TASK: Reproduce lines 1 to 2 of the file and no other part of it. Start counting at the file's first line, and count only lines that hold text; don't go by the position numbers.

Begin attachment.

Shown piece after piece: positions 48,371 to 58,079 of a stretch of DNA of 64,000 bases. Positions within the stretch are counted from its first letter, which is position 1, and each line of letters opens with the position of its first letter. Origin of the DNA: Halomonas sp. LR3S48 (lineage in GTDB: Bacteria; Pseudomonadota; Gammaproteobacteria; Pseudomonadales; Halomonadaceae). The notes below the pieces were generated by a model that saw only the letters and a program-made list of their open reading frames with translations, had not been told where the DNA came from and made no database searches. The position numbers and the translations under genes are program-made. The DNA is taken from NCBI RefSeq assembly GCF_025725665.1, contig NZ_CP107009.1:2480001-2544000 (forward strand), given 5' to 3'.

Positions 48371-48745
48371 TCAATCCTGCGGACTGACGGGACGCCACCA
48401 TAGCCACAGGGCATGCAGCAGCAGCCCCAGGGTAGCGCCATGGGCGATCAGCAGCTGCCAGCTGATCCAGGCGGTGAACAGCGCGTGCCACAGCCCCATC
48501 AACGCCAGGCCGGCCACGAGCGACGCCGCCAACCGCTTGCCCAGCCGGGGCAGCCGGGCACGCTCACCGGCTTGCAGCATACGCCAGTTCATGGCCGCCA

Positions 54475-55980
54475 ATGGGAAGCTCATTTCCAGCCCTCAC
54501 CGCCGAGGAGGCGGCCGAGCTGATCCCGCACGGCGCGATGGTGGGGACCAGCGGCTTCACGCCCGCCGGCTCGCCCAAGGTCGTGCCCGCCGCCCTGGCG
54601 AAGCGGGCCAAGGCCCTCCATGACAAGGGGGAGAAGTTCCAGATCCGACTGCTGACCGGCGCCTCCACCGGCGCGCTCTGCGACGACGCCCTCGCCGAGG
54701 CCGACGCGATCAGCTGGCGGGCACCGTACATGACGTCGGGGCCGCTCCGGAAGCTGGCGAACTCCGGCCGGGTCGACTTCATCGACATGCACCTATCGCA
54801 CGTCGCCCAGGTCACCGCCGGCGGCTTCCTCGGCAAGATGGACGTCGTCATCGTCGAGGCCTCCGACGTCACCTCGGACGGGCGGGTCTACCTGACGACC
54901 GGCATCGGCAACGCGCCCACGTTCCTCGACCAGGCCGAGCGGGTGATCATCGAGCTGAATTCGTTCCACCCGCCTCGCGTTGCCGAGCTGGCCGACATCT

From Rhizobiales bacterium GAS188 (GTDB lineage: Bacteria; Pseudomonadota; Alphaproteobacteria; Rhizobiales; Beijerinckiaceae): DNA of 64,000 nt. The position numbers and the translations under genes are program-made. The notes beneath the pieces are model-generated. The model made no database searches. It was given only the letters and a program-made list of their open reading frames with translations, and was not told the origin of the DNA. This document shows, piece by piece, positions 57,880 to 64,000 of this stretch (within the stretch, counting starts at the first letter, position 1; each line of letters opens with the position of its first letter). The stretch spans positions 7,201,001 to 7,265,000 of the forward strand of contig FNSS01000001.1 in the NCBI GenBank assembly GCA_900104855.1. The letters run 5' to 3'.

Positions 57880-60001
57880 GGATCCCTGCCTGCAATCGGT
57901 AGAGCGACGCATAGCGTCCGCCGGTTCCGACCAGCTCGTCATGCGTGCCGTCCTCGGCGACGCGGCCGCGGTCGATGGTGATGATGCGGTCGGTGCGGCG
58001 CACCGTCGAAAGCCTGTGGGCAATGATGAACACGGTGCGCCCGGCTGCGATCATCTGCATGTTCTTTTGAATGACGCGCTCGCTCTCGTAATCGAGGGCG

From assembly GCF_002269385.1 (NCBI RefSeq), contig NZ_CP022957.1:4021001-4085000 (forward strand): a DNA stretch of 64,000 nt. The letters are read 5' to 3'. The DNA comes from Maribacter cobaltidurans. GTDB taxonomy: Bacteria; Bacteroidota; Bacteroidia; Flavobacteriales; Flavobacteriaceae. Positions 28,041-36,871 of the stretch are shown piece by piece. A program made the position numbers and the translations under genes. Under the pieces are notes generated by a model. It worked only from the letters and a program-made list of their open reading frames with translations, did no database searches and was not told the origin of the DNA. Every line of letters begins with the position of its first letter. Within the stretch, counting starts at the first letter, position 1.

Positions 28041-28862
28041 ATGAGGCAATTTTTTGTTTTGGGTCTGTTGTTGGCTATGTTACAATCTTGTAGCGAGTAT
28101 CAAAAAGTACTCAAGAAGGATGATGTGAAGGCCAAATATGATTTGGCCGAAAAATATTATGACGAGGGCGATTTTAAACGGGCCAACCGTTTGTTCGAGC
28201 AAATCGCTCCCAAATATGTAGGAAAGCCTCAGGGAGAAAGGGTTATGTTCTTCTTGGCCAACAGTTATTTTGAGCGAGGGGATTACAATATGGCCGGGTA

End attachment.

Shown piece after piece: positions 48,371 to 58,079 of a stretch of DNA of 64,000 bases. Positions within the stretch are counted from its first letter, which is position 1, and each line of letters opens with the position of its first letter. Origin of the DNA: Halomonas sp. LR3S48 (lineage in GTDB: Bacteria; Pseudomonadota; Gammaproteobacteria; Pseudomonadales; Halomonadaceae). The notes below the pieces were generated by a model that saw only the letters and a program-made list of their open reading frames with translations, had not been told where the DNA came from and made no database searches. The position numbers and the translations under genes are program-made. The DNA is taken from NCBI RefSeq assembly GCF_025725665.1, contig NZ_CP107009.1:2480001-2544000 (forward strand), given 5' to 3'.

Positions 48371-48745